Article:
Harris campaign denounces far-right conspiracy theories about her race

A spokeswoman for Sen. Kamala HarrisKamala Devi HarrisSteyer calls on DNC to expand polling criteria for debates Gabbard hits DNC over poll criteria for debates The Hill's Campaign Report: Democratic field begins to shrink ahead of critical stretch MORE's presidential campaign denounced a far-right conspiracy theory about the California Democrat's race after it was boosted by bots and right-wing personalities this week. 

Trump-world personality Ali Alexander tweeted during Thursday night's Democratic debate, “Kamala Harris is *not* an American Black. She is half Indian and half Jamaican. I'm so sick of people robbing American Blacks (like myself) of our history. It's disgusting. Now using it for debate time at #DemDebate2? These are my people not her people. Freaking disgusting.” 

The online attack was retweeted by Donald Trump Jr.Donald (Don) John TrumpSarah Huckabee Sanders becomes Fox News contributor PETA billboard in Baltimore calls Kushner a 'rich pest' Dick Cheney to attend fundraiser supporting Trump reelection: report MORE, although he later removed it.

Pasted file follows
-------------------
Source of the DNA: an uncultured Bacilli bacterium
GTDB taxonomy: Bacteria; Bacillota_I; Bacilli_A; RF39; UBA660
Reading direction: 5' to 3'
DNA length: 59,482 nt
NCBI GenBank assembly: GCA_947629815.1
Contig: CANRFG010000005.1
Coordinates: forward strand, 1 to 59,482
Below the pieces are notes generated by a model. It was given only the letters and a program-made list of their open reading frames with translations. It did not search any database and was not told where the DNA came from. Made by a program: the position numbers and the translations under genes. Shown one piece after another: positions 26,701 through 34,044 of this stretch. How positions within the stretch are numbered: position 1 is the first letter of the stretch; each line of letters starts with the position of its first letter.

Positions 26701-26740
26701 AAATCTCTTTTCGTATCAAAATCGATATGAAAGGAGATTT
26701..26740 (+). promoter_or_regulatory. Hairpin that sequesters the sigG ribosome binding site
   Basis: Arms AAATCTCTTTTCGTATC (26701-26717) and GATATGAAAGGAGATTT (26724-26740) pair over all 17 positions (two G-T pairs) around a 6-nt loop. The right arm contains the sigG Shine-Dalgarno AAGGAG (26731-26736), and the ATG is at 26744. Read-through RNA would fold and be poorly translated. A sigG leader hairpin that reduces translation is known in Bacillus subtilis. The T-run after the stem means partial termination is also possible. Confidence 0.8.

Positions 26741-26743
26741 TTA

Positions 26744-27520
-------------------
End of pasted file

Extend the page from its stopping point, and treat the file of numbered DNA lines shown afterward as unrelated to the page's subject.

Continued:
Harris's campaign communications director Lily Adams told CNN that people including President TrumpDonald John TrumpDavid Axelrod after Ginsburg cancer treatment: Supreme Court vacancy could 'tear this country apart' EU says it will 'respond in kind' if US slaps tariffs on France Ginsburg again leaves Supreme Court with an uncertain future MORE similarly questioned former President Barack ObamaBarack Hussein ObamaTrump on his 'chosen one' remark: 'It was sarcasm' Kentucky basketball coach praises Obama after golf round: 'He is a really serious golfer' Biden evokes 1968, asks voters to imagine if Obama had been assassinated MORE's place of birth. He was born in Hawaii. 

"This is the same type of racist attack his father used to attack Barack Obama," she said. "It didn't work then and it won't work now."

A spokesman for Trump Jr. told The New York Times that his post was a misunderstanding. 

“Don’s tweet was simply him asking if it was true that Kamala Harris was half-Indian because it’s not something he had ever heard before,” said spokesman Andy Surabian, “And once he saw that folks were misconstruing the intent of his tweet, he quickly deleted it.”

According to multiple news outlet, the president's son shared the tweet with the remark “Is this true? Wow.”

Alexander's tweet was also copied verbatim by a network of bots that had previously been identified by researcher Josh Russell. 

A number of Harris's fellow 2020 candidates condemned the conspiracy

Obama had faced similar conspiracy theories, which were widely seen as racist, while serving as president.